Cofounded by Greg Brown (COO), James McLaren (CTO) and Charles Reed (CEO) in October 2021, South African startup MycoSure is growing protein-packed mycelium using biomass fermentation.
The startup—which jump-started its R&D process through a government-funded partnership with the Council for Scientific and Industrial Research—is now seeking seed funding after going through the ProVeg Incubator program (“almost like doing a mini-MBA for three months”).
AgFunderNews (AFN) caught up with Reed (CR) and Brown (GB) to discuss the origins story (“I bumped into Greg at our kids’ swimming lesson, of all things…”), scaling up, and the challenge of transitioning from corporate environments to startup world (“the lingo is very different…”).
AFN: Tell us about the genesis of MycoSure…
CR: It was all quite serendipitous. We [the three cofounders] have all known each other for 35-odd years as we all went to school together, but we hadn’t seen each other for a number of years.
I’d spent years in financial services working in London and Johannesburg for the likes of JP Morgan and HSBC, and a few years ago, having worked as the head of small business development for Barclays Africa, I started wondering how my skills could be used to have greater impact and purpose. So I went to work for what at the time was Africa’s largest small business impact fund, ended up back at Barclays as the head of CSR for Africa, and then decided to start my own impact fund. I’d been showcasing some interesting transactions in areas including mycelium and my old boss said to me, listen, instead of starting an impact fund, why not bootstrap one of these transactions? I then bumped into Greg at our kids’ swimming lesson, of all things, and told him about it.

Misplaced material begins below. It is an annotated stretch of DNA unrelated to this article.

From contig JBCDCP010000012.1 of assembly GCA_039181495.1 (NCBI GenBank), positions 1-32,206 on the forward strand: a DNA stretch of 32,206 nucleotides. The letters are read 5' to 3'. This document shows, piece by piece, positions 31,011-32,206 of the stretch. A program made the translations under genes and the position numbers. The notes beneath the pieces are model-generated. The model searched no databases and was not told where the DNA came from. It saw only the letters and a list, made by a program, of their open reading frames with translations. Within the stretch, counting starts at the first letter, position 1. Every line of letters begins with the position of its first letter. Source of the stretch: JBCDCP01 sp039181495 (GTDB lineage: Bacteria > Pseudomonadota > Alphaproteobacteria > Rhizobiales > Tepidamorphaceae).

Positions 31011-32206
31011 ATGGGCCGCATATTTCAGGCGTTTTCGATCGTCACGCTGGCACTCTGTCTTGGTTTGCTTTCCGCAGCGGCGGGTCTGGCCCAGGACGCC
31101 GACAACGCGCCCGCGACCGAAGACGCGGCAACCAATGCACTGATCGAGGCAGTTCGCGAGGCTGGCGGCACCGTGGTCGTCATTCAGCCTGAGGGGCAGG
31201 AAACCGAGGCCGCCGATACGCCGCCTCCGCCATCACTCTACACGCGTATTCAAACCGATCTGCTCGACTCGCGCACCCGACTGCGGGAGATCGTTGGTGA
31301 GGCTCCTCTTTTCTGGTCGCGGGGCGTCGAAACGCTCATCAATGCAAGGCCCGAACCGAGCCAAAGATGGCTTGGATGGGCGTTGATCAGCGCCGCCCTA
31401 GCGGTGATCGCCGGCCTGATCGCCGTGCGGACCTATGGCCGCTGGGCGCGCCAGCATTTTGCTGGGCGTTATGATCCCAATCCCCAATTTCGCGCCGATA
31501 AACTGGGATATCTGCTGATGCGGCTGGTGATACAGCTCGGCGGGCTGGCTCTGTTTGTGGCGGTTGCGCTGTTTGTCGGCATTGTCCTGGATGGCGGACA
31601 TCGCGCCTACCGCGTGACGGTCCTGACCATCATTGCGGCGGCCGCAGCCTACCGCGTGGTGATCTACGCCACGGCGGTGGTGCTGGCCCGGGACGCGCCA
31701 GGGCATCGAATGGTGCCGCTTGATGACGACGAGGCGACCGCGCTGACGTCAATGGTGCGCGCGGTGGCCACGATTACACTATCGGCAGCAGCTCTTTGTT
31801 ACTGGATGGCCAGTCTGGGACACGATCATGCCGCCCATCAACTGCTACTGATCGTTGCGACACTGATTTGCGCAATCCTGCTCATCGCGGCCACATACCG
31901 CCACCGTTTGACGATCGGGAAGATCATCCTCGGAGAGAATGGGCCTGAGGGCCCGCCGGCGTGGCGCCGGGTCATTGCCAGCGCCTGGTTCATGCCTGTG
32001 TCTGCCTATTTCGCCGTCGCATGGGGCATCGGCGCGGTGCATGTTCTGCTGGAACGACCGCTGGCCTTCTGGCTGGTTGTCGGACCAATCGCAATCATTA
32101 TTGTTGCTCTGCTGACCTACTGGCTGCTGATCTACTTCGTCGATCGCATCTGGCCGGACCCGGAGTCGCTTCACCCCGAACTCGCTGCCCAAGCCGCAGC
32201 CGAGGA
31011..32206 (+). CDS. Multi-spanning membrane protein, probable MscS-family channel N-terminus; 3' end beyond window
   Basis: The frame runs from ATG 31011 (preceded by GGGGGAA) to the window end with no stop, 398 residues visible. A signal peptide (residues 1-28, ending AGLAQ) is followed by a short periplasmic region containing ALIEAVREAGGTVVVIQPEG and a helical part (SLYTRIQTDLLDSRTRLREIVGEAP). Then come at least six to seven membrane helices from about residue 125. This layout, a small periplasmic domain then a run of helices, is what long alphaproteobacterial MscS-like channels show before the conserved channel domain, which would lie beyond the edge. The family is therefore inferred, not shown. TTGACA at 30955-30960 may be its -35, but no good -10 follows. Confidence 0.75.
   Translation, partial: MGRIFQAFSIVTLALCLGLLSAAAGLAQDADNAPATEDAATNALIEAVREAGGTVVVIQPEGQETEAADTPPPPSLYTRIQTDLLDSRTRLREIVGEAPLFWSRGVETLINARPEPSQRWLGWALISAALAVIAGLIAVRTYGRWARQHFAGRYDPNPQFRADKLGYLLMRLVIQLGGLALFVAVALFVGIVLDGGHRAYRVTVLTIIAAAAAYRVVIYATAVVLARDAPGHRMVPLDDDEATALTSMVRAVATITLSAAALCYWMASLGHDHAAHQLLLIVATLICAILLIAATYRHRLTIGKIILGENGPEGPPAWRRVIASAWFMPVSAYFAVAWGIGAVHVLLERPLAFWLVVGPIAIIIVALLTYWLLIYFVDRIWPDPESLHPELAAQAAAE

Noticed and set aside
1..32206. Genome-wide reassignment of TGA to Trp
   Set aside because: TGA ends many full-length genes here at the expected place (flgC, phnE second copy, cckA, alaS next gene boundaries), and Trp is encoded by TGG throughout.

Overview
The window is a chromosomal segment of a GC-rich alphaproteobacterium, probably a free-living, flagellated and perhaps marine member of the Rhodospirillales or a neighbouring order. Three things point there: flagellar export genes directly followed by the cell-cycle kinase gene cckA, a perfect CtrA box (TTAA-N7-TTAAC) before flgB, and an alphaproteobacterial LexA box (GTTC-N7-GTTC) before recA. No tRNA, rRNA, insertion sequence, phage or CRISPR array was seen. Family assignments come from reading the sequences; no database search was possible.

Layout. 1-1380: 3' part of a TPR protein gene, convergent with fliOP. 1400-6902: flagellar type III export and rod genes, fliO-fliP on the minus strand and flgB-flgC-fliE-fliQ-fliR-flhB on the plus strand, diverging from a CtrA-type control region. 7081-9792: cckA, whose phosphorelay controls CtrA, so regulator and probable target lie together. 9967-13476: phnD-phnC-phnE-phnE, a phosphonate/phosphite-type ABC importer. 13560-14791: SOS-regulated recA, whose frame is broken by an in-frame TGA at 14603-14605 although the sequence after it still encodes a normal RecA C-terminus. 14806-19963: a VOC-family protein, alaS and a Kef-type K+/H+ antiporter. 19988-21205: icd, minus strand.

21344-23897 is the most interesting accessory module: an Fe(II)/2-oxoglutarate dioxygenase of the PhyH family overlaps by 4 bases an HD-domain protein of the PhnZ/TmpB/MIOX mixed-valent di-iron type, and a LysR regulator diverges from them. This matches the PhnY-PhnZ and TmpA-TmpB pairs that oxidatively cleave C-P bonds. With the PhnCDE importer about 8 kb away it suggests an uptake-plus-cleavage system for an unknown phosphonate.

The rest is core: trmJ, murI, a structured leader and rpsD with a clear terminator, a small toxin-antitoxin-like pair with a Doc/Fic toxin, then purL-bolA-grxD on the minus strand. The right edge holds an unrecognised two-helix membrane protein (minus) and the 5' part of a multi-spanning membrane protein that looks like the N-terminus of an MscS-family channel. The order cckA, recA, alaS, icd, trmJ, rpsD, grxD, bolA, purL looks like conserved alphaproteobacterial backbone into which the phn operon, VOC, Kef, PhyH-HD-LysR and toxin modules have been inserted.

GB: I’d left my role as executive director for LexisNexis South Africa and hadn’t yet decided what to do next. Charles started talking to me about mycelium and I’ll be honest, I had to go home and Google it. And then someone else mentioned mycelium in Cape Town a few weeks later, and I came back to Charles and said, I’m really interested.
So we started exploring mycelium as a technology, although at that point, we hadn’t yet decided to focus on food, and then we spoke to James (CTO James McLaren), who is a mycologist by trade, so he’s always been into mushrooms. Before he joined us, he was the technical executive of Africa’s largest mushroom grower [Denny’s Mushrooms].
A few weeks later, we decided to form a company.
AFN: How do you grow your fungi?
CR: We use biomass fermentation, which as a technology has moved beyond the bleeding edge to the leading edge, so it’s fairly well understood, although there is a lot of white space for innovation. We’re using submerged fermentation [growing mycelium in liquid in bioreactors rather than solid state fermentation], which we think creates a much more controlled environment.
AFN: How do you scale up fermentation without breaking the bank?
CR: We have a very strong technical partner here locally in the [government-funded] CSIR, the Council for Scientific and Industrial Research. Their mandate in South Africa is to support growth of the economy and particularly small businesses through their research and innovation capabilities. So straight off the bat, we were able to work with a technical partner that can go all the way through to 1,000 liter bioreactor capacity, which is kind of around the technical readiness level of six, which is significant, as when we spoke to our fellow cohort members [in the summer 2023 cohort at incubator ProVeg], we saw the struggles people were having to get access to much smaller reactors.